10. The court instructed the jury that if plaintiff was entitled to recover it would be entitled to the loss of profit which it would have made under the resale if such loss was the direct and proximate result of the seller's breach, provided the amount of such profit was shown with sufficient certainty. Defendants assign error. The jury was warranted in inferring from the evidence that plaintiff lost a profit of $1,600 (the difference between the contract price of $1.92 1/2 per cwt. and $1.97 1/2 which it would have received under the sale to Kalin), and that such loss directly and naturally resulted in the ordinary course of events from the breach of the contract. ( Walpole v. Prefab Mfg. Co., 103 Cal.App.2d 472, 481 [ 230 P.2d 36]; Grupe v. Glick, 26 Cal.2d 680, 690 [ 160 P.2d 832].)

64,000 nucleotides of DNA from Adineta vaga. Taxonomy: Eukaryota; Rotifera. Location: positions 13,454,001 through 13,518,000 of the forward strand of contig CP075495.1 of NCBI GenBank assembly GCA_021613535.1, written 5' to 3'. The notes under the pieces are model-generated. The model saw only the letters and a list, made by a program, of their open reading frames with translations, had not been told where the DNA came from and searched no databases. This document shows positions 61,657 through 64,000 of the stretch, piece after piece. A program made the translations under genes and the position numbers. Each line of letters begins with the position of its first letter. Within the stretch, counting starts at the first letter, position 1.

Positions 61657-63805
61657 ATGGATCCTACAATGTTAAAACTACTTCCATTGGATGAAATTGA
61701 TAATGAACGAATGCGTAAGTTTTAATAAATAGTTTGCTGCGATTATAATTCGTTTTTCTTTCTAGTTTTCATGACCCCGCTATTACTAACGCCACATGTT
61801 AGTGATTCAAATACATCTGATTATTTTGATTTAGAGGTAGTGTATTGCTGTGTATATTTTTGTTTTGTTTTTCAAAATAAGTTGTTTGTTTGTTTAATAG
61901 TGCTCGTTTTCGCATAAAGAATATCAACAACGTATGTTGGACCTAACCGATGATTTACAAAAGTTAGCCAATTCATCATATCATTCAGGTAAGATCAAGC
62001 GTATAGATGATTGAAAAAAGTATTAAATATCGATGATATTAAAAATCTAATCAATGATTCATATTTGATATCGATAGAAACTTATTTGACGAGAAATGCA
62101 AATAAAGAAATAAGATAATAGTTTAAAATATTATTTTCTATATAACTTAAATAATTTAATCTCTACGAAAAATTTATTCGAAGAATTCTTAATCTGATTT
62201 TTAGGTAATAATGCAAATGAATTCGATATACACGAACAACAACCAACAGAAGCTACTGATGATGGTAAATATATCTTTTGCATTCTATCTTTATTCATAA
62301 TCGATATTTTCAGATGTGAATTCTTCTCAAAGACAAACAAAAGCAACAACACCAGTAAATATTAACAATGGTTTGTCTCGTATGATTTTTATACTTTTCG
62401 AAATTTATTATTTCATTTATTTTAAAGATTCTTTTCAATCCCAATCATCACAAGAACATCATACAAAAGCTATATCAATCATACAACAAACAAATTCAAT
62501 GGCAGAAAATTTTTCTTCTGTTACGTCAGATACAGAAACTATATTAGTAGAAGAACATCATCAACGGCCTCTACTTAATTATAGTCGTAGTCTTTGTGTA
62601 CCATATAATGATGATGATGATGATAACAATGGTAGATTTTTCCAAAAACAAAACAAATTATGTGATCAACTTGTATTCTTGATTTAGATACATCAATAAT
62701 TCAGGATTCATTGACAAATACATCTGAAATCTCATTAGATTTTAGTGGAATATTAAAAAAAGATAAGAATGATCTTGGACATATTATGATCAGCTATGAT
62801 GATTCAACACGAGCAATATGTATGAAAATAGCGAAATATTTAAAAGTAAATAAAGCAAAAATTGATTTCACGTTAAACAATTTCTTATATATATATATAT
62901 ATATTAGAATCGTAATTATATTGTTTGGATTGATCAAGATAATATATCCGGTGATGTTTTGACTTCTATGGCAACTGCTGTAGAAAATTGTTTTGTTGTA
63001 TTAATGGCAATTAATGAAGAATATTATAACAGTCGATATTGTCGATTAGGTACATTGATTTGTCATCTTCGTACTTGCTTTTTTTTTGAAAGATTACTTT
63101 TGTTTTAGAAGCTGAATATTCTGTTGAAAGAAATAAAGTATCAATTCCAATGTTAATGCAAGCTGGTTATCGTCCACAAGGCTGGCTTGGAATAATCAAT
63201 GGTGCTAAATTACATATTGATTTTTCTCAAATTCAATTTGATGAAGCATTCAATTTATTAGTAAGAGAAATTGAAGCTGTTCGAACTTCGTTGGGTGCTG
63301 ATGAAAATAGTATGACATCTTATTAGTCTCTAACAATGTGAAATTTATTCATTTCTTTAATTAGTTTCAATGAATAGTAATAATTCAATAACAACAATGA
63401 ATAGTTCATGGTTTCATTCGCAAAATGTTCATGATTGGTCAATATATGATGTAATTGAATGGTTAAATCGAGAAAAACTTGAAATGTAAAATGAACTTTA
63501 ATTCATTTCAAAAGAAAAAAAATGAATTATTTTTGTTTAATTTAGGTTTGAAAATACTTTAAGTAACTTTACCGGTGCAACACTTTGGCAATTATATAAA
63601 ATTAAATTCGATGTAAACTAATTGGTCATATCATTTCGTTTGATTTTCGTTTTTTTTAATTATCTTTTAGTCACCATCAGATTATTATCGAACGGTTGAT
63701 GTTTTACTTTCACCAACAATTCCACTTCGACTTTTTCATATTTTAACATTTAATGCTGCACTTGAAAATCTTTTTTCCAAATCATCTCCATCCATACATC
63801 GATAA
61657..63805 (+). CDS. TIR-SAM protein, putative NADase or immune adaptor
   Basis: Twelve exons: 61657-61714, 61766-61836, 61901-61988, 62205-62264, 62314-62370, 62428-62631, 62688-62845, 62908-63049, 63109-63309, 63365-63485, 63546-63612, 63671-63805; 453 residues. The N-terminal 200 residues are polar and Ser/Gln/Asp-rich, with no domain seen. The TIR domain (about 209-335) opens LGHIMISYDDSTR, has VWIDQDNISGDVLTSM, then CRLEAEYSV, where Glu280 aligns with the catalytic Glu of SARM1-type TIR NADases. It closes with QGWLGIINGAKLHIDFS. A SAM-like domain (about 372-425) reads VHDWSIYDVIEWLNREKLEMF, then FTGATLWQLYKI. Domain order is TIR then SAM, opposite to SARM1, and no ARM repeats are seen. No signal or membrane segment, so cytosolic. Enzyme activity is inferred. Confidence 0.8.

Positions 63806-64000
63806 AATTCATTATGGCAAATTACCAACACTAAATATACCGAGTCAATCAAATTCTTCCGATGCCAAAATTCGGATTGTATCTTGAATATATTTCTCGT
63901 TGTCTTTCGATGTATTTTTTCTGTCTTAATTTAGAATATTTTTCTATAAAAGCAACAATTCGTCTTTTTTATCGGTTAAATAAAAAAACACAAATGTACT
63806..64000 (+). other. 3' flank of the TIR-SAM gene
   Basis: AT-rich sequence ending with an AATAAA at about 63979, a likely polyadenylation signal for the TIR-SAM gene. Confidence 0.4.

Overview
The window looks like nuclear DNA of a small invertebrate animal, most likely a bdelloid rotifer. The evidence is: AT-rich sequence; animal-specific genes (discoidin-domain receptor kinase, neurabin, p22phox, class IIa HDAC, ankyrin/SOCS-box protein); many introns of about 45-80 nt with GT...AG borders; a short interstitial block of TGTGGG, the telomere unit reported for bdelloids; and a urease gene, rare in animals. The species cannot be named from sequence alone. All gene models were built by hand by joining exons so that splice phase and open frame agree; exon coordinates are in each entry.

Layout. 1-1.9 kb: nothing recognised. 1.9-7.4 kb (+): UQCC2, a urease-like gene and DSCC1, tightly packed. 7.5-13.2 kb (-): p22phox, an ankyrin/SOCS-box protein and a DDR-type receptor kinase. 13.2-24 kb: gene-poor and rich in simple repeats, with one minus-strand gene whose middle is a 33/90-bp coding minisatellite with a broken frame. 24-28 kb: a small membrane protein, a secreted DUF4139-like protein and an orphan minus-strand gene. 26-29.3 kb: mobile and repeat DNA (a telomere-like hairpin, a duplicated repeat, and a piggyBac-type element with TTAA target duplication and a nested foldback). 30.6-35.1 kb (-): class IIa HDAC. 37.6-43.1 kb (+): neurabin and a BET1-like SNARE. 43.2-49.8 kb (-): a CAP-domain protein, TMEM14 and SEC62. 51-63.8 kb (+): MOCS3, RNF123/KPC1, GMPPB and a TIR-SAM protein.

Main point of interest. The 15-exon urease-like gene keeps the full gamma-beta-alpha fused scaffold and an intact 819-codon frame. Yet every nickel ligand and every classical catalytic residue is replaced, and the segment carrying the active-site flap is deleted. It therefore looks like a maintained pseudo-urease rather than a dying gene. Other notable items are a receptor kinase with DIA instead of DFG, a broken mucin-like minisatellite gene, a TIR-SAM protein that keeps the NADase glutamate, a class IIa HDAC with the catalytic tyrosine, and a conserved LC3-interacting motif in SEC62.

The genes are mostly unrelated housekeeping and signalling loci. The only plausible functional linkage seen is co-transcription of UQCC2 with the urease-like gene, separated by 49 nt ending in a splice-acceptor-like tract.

11. Defendants assert the court erred in instructing the jury "that plaintiff was entitled to interest as an element of damages." The court did not tell the jury that plaintiff was entitled to interest.  What it said was that if the the jury found plaintiff was entitled to recover and that the amount of damages recoverable was certain in amount or was capable of being made certain by calculation, plaintiff would be entitled to interest. The instruction was a correct statement of the law. (Civ. Code, § 3287; Lineman v. Schmid, 32 Cal.2d 204, 209 et seq. [ 195 P.2d 408, 4 A.L.R.2d 1380].) Although not specifically stated, it seems that defendants also claim that as a matter of law plaintiff was not entitled to interest. Plaintiff's damage — its liability to Kalin and its loss of profits — was capable of being made certain by calculation, and the right to recover was vested upon a particular date — the date of the breach. It was, therefore, entitled to interest.